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Regional Reviews by Zander Opper

The Bikinis
Long Wharf Theatre

Also see Fred's reviews of Gypsy, Julius Caesar and A Midsummer Night's Dream


Karyn Quackenbush and Cast
The Bikinis, the musical revue now playing at Long Wharf Theatre, is a tidal wave of fun that will surely please audiences fond of the songs that this show celebrates. The songs span the eras of the 1960s to the 1970s and feature such enduring hits as "It's in His Kiss," "Under the Boardwalk," and, most prominently, considering the title of the show, "Itsy Bitsy Teenie Weenie Yellow Polka Dot Bikini." If the story that The Bikinis hangs its songs upon is a little on the corny side (The Bikinis, a girl group, are throwing a fundraiser to save a mobile home beach resort from being torn down on the eve of the year 2000), the musical numbers are all pretty dynamite. With a cast of four enormously talented performers, and a swinging onstage band, The Bikinis is lighter than air and almost guaranteed to send the audience out smiling.

As created and written by Ray Roderick and James Hindman, with additional music and lyrics by Joseph Baker and Ray Roderick, The Bikinis concerns the reunion of the four women who make up the girl group The Bikinis. They formed the group in the early 1960s and, through the use of carefully chosen songs, the show chronicles their journey from the 1960s into the late 1970s. But it must be stated that their story and the dialogue in the show really take a back seat to the songs themselves. And one of the nicest things about The Bikinis is that, in addition to glorious harmonizing in the group numbers, each of the performers gets her chance to shine individually.

Though I really shouldn't pick favorite moments from a cast of equals, Valerie Fagan, as Annie, is a real hoot dressing up as Nancy Sinatra and singing the immortal "These Boots Are Made for Walkin'" on a surfboard. She later charms the audience in the second half with the tune, "Look What They've Done to My Song, Ma." As her sister Jodi, Lori Hammel is equally delightful, belting out "Shakin' in the Sand"—dressed as Elvis!—before relating how she got through her divorce in the country song "Goodbye to You." As Barbara, Regina LeVert is a real live wire right from the start with "Heat Wave" and she continues with a dandy "Secret Agent Man," then finishes off with "Last Dance," as the group celebrates the disco era. Not to be forgotten, Karyn Quackenbush as Karla sparkles, delivering "Remember (Walking in the Sand)," and then later brings the most moving moments to the show when she sings "Dedicated to the One I Love," as pictures of soldiers in Vietnam are projected onto the back wall of the theatre. She also sings an especially lovely "Midnight Blue" in the second half that really endears her to the audience.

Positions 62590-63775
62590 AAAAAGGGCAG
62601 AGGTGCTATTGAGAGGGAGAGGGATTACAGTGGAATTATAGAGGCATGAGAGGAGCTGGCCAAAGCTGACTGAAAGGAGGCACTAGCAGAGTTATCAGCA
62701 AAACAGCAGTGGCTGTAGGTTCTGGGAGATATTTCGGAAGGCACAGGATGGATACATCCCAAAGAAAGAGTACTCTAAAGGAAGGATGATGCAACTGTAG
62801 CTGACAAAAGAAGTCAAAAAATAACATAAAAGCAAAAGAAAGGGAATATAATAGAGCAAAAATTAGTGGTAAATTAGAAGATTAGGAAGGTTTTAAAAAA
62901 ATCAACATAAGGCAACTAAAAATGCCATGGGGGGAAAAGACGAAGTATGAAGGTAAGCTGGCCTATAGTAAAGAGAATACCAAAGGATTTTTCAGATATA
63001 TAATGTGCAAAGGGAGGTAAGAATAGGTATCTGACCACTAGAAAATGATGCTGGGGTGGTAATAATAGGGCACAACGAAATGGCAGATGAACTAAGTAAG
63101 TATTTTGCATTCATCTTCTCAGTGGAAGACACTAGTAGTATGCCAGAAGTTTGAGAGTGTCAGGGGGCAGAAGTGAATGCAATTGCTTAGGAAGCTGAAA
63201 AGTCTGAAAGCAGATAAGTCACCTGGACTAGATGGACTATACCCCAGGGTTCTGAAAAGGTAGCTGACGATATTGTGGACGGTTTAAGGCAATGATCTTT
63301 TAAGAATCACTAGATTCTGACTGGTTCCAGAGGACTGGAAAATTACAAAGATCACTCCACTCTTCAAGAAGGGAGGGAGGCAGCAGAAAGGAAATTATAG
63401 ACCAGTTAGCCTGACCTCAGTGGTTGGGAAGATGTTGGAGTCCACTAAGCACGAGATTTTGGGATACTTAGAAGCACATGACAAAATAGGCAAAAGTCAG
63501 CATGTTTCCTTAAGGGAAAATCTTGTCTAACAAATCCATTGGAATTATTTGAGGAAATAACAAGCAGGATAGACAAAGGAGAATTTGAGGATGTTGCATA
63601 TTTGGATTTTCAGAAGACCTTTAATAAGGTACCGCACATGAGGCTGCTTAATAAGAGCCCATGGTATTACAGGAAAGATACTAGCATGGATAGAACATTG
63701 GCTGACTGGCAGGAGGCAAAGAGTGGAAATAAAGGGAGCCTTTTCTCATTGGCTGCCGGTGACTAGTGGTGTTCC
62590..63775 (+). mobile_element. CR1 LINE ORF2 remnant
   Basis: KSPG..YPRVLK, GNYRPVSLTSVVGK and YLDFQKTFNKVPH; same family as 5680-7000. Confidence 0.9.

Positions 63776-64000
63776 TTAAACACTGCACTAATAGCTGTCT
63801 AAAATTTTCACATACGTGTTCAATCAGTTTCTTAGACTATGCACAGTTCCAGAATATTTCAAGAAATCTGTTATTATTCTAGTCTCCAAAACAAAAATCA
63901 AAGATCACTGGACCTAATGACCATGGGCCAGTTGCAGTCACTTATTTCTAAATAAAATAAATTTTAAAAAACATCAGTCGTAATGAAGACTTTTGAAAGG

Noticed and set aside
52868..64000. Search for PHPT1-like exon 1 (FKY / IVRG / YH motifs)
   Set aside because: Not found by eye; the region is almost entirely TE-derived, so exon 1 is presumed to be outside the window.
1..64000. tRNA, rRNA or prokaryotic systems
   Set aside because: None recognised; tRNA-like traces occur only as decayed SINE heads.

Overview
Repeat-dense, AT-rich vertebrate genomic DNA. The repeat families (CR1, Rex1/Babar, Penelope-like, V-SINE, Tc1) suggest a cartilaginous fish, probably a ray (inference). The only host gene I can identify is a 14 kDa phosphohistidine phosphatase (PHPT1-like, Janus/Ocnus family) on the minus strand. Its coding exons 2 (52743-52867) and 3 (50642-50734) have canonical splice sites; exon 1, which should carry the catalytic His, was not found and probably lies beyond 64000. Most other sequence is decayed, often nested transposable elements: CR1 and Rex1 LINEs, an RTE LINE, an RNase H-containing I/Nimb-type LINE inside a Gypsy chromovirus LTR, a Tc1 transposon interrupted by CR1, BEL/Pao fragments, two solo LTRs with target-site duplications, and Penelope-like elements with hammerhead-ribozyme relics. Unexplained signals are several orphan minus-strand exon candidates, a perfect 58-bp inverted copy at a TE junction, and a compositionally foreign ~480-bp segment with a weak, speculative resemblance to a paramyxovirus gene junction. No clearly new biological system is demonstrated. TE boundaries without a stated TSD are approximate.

Speaking of the audience, for those coming to see The Bikinis, be warned that there is some audience participation: at the performance I attended, two men were led onstage to do "The Twist" (and both were pretty terrific). But please don't let this hinder you from buying a ticket. The Bikinis is a real delight for those familiar with the roughly two-dozen songs featured in the show and Ray Roderick's direction and carefully chosen choreography for the girl group work extremely well. And, of course, there are the four tremendously talented women who transform The Bikinis into an almost non-stop nostalgic ride. So, even if the story is a bit superfluous at times, The Bikinis ultimately proves to be a real winner.

The Bikinis continues performances at Long Wharf Theatre in New Haven, Connecticut through July 27th, 2014. For tickets, please visit www.longwharf.org or call (203) 787-4282.


Photo: Diane Sobolewski

- Zander Opper



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